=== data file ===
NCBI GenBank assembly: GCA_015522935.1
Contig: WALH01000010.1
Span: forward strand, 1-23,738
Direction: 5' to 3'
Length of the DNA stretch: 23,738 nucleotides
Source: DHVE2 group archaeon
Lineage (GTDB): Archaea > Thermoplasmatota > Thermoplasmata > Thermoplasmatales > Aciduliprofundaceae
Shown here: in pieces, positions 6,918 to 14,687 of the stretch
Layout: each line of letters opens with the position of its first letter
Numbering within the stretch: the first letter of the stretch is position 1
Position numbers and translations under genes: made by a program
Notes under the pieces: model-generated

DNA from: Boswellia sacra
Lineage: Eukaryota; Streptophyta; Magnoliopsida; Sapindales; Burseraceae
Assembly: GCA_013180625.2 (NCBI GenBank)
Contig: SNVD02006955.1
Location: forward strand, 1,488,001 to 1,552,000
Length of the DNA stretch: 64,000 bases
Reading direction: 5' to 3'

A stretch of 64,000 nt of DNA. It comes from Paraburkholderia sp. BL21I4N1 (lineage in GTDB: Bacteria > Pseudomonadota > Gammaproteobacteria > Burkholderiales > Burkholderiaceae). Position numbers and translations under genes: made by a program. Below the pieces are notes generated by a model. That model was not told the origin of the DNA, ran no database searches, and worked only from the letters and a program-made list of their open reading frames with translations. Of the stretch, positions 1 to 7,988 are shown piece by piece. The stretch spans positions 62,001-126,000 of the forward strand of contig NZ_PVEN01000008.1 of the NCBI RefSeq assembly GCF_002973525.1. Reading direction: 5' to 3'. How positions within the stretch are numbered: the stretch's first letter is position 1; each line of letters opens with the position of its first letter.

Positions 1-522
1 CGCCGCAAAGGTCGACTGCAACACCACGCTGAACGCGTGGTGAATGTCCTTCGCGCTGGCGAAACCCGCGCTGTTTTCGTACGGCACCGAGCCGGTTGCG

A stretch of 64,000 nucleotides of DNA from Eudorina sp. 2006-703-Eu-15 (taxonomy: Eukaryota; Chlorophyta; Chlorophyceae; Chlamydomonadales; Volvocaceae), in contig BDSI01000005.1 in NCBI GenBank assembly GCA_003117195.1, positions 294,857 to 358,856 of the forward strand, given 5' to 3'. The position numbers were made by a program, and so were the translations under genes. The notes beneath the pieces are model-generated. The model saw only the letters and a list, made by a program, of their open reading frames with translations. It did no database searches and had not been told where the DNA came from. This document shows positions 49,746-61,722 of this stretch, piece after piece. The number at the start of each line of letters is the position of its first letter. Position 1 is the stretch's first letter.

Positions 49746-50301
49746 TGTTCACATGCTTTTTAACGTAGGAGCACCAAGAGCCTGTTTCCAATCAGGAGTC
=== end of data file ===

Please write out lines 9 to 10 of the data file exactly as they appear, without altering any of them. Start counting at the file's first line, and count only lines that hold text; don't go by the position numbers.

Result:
Layout: each line of letters opens with the position of its first letter
Numbering within the stretch: the first letter of the stretch is position 1